A few days ago, my youngest daughter turned 3 years old, and I suddenly realized that I’m no longer the mother of a little baby, but a little girl. This realization combined with recently meeting one of my best friends’ beautiful baby girl for the first time (her third child) has planted a tiny seed of curiosity in my mind.
Alma turned three, and even though my husband couldn’t join us, we managed to turn the day into a nice and low-key birthday celebration that both my daughters really enjoyed. When you’re 3 years old, the concept of birthday celebration seems to include the following; presents, birthday song(s), cake including guests to eat the cake, playtime and getting to wear your favorite dress the whole day long. But going through this standard birthday concept, I realized that I needed to make a few changes to make it fit my birthday girl and my family.
First of all, our guests ended up arriving in the morning, and leaving right after lunch. Secondly, Alma doesn’t like cake, ice-cream, sweets or chocolate. Thirdly all presents have to be easily transported back to New York in our already over-stuffed suitcases and last but not least, trying to scale down the amount of presents that our children get (most of the stuff just ends up in a box somewhere anyway).
The day started with a lovely brunch with pancakes (you can check out our favorite recipe right here) scrambled eggs, bacon and sausages which are Alma’s absolute favorite. We started out by opening a few presents before eating brunch, played a little, ate, sang some birthday songs, then opened up a few more presents and sang a few more songs.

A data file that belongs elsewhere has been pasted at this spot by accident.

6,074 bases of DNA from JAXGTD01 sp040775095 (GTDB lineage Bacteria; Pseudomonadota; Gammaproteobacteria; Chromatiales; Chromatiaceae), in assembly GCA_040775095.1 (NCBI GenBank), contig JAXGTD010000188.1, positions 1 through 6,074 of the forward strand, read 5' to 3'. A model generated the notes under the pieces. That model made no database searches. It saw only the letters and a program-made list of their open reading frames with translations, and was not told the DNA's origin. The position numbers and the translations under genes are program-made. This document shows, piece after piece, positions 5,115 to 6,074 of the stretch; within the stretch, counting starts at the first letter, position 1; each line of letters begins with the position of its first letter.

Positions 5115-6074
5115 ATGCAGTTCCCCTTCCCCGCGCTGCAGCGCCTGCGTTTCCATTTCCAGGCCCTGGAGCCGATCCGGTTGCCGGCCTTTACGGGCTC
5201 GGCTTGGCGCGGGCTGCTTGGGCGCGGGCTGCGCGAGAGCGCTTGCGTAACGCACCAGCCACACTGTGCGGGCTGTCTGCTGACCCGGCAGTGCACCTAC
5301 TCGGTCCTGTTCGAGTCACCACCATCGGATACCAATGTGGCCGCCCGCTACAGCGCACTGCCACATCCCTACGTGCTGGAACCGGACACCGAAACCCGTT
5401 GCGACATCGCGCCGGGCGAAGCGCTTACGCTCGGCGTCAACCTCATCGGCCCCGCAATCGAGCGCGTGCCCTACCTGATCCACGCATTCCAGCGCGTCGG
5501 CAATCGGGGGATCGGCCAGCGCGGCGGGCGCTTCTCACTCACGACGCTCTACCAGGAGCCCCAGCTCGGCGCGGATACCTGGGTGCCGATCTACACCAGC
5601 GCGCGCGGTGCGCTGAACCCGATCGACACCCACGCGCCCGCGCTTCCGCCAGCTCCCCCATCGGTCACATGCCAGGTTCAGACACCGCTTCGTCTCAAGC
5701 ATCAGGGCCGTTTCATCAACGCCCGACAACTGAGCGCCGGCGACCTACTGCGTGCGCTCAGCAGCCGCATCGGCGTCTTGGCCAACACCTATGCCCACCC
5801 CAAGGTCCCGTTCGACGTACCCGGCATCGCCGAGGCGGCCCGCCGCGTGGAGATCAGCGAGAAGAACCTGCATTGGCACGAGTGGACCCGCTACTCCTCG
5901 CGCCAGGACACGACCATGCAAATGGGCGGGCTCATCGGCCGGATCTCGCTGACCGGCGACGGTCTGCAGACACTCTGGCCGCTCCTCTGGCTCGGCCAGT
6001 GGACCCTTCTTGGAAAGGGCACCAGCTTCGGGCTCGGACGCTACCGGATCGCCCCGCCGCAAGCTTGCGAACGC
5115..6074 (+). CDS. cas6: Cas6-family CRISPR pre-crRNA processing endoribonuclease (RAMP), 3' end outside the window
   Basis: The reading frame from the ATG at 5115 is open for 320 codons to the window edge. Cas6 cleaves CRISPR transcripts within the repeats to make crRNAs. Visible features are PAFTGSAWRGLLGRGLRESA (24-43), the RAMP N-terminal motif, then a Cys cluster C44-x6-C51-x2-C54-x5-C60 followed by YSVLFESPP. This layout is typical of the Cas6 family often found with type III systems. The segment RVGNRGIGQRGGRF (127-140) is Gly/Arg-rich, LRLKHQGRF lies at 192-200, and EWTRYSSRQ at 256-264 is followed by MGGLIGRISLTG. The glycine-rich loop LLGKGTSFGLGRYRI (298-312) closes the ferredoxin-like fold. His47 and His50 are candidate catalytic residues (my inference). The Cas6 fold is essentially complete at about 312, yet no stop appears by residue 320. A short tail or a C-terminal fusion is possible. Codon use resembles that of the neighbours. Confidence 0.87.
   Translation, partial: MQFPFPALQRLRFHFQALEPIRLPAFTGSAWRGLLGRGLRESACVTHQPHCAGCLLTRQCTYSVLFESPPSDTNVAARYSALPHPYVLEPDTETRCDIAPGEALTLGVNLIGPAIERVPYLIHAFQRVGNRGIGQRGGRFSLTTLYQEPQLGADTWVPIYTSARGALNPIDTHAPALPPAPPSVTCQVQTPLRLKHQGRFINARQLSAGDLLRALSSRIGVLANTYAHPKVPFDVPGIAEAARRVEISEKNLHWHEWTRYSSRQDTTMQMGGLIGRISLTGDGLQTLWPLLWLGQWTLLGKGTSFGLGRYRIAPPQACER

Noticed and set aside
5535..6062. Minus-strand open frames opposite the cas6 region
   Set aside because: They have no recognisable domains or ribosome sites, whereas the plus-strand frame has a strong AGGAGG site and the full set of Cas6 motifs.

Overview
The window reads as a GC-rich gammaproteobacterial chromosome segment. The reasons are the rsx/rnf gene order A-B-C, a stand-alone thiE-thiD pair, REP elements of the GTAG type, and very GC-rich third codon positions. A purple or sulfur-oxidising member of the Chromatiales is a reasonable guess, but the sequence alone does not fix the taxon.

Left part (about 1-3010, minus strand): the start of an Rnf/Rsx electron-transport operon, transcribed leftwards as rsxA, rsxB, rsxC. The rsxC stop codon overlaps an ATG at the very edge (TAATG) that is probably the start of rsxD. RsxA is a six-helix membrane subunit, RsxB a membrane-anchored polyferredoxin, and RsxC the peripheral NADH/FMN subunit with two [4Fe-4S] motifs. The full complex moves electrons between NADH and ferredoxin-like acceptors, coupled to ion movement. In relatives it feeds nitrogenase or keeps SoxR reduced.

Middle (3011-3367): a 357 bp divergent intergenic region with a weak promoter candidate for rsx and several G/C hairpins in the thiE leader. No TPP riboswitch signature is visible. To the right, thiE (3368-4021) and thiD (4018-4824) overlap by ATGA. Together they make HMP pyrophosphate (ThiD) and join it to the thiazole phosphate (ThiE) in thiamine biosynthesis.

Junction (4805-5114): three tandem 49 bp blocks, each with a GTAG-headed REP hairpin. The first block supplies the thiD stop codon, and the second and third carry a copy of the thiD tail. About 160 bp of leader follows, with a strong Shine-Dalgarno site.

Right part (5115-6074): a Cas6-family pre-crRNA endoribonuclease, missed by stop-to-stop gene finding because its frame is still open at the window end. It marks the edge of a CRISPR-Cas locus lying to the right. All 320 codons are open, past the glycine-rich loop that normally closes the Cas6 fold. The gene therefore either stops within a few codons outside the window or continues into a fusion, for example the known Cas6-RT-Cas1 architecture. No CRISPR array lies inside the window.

After a trip to the playground we baked some simple and traditional danish sweet biscuits that I knew Alma would like. Since there was no cake to decorate, we ended up serving the biscuits with candles and pink flamingos. The sweet biscuits, called Vanilje kranse in Danish (roughly translated as vanilla circles), are normally eaten at christmas, but it turns out that they taste delicious in August as well, and they’re really easy to make. I’ll give you the recipe at the end of the post.
As for the presents, I had decided to let our family know, not to buy any big toys or plastic things, and instead go for things that are of good quality and that I knew Alma would actually love and use. A week before her birthday I decided to make her a Waldorf-inspired doll, and so I spent most evenings for a whole week sewing, stuffing and crocheting. I am very happy with the result, and it definitely won’t be the last Waldorf inspired doll that I’ll make (Eleanor has already ordered one).
Other great gifts were a little pink backpack and a pink lunchbox from a gorgeous Norwegian brand called Blafre (they are worth checking out), a cube puzzle with the Moomins, an anatomy puzzle in 5 layers showing a human’s muscles, skin, bones etc. and the pink tutu dress that her eldest sister picked out all by herself. She loved and played with every single present.
We had planned to end the day with homemade pizzas but since turning 3 makes you very tired, Alma fell asleep long before dinnertime, and we postponed pizzas for the following night.
If you feel like baking the sweet biscuits called Vanilje Kranse, this is the recipe that we used;
500 gram (1,2 lb) of plain flour
350 gram (0.8 lb) of butter
250 gram (0,55 lb) of sugar
1 pod of vanilla (or 1 tablespoon of vanilla powder)
250 gram of (0,55 lb) almonds
Toast the almonds in the oven, chop them into fine pieces and let them cool of. Mix all the ingredients and form the dough into one long roll. Cut the dough into small pieces, roll them individually into small rolls and form into circles. Make sure that the hole in the middle of the circle is rather big, as the biscuits will run out a bit when baked.
Bake the biscuits at 180 degrees celsius (350 degrees fahrenheit) for 15-20 minutes or until lightly brown.